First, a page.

• Talk about what it means to pray “God bless America”
  • Tell your children about the members of your family who have served in America’s military.  Talk to your children about the cost of freedom and the meaning of duty.
  • Give a present to our land by planting a tree (or bush — etc)
  • Make a “Happy Birthday Smerica” cake.  Sing “Happy Birthday, America”; have Dad tell the story of how our country was founded and the meaning of the Declaration of Independence (Or the significant fact about whatever patriotic day is being celebrated.)

I have a friend who had her kids make Christmas presents at the shore every summer, using plaster of Paris. Now that the children are all grown and gone, she does it herself. The shells at the shore are a reminder of baptism; and the sun above is a reminder of the risen Son.

You will need:

  • 1 box of plaster of Paris (available from paint and hardware stores)
  • Containers of fresh water (salt water will not work)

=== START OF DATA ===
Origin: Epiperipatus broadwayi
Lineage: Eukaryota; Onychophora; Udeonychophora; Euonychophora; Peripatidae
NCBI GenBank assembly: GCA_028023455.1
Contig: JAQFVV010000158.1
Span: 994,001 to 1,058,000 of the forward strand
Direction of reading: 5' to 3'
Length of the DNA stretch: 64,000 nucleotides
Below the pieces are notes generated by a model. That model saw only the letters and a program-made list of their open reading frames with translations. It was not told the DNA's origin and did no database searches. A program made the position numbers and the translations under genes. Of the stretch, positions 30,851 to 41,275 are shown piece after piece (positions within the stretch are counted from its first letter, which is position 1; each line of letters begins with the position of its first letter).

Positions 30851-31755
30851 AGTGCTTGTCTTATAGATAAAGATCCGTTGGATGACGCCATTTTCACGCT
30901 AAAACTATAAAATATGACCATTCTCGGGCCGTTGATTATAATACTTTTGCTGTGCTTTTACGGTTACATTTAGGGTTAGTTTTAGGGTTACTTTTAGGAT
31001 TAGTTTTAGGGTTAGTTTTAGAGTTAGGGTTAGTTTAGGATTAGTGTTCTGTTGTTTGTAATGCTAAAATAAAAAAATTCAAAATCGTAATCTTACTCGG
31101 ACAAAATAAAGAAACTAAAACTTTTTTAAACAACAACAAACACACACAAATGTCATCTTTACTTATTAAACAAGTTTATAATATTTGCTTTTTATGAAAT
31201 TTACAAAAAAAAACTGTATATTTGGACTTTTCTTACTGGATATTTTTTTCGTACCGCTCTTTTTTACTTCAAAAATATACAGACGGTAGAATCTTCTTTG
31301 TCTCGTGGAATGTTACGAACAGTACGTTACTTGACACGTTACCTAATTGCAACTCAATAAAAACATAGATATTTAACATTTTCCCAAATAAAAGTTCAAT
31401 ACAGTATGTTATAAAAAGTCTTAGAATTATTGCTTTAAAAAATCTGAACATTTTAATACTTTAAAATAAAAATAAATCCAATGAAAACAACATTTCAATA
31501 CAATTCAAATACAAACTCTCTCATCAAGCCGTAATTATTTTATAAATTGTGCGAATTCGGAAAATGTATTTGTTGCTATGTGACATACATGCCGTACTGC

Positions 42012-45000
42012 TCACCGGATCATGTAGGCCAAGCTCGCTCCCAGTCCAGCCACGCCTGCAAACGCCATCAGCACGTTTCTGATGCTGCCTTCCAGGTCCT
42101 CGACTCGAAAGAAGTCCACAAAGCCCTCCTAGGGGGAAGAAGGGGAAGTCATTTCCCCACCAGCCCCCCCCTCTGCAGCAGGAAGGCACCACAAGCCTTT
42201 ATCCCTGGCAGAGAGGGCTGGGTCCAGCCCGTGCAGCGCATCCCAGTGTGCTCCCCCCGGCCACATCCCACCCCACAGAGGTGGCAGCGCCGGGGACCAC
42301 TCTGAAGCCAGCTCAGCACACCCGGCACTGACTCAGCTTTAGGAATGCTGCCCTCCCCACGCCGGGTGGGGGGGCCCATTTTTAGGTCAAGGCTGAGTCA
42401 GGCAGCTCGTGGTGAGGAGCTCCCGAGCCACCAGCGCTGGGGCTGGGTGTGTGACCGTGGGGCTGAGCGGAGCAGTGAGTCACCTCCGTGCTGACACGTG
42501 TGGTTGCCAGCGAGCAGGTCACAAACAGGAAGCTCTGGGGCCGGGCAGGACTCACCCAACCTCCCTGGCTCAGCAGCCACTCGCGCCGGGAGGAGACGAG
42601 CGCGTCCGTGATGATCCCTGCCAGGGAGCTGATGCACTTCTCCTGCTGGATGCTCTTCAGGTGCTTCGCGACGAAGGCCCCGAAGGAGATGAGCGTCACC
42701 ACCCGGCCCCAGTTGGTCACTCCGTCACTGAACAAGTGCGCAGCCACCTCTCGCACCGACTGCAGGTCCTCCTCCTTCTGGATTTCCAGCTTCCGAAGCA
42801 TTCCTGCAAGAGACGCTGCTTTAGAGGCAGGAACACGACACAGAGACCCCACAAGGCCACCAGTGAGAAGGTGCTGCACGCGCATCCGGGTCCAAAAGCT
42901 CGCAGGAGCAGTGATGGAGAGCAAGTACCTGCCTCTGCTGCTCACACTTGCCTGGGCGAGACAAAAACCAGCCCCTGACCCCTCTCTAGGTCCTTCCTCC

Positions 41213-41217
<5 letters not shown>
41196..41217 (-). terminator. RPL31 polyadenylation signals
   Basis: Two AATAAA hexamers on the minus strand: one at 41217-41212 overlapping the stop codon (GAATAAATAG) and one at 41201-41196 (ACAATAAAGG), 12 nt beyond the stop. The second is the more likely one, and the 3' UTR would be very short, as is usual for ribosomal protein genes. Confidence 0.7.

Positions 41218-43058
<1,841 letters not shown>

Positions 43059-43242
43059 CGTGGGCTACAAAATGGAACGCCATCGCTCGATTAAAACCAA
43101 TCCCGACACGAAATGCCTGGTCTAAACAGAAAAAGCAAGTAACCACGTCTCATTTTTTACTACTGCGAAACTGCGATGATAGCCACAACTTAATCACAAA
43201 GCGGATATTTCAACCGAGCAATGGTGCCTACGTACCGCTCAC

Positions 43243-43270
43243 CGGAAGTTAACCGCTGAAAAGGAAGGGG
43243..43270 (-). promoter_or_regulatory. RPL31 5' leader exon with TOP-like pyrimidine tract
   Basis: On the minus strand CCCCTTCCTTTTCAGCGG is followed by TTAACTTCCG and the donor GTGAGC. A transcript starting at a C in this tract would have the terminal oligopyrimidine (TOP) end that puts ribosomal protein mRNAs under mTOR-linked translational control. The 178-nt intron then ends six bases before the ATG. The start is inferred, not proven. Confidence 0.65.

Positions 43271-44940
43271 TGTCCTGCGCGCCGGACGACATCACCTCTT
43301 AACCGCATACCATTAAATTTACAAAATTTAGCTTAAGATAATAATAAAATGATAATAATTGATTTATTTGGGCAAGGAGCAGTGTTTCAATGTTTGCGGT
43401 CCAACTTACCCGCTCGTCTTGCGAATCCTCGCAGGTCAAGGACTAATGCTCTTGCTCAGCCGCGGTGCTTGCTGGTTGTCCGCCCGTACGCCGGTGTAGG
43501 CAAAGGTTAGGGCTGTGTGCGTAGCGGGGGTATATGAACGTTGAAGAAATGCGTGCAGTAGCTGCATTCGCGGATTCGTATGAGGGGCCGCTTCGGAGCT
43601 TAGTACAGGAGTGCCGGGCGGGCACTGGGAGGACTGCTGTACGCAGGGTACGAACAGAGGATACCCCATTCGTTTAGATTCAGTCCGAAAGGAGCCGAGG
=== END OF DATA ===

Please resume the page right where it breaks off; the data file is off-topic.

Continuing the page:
• Empty coffee can or plastic ice cream pail
  • Paint stirring sticks
  • Paper cup
  • Paper clips or hair pins for making hangers.
  • Camera

Scoop out a design at least 2″ deep in the wet sand. (Be sure the tide won’t be coming in for at least 2 hours.) Connecting areas between designs should also be at least 2″ wide. This will be your mold.

  • You can also have your children make deep footprints or handprints to serve as molds.
  • You could also make a mold in the sand using a sand toy such as a plastic fish or crab.

Decorate your sand-mold with bits of shell, rocks, and other natural objects you collect on the beach.

When your mold is complete, mix the plaster of Paris in the coffee can. Be sure not to overstir as this will make the mixture set up too quickly and weakens the final product.

Immediately pour the mixture into your sand mold, spreading it evenly to all areas with a stick, if necessary.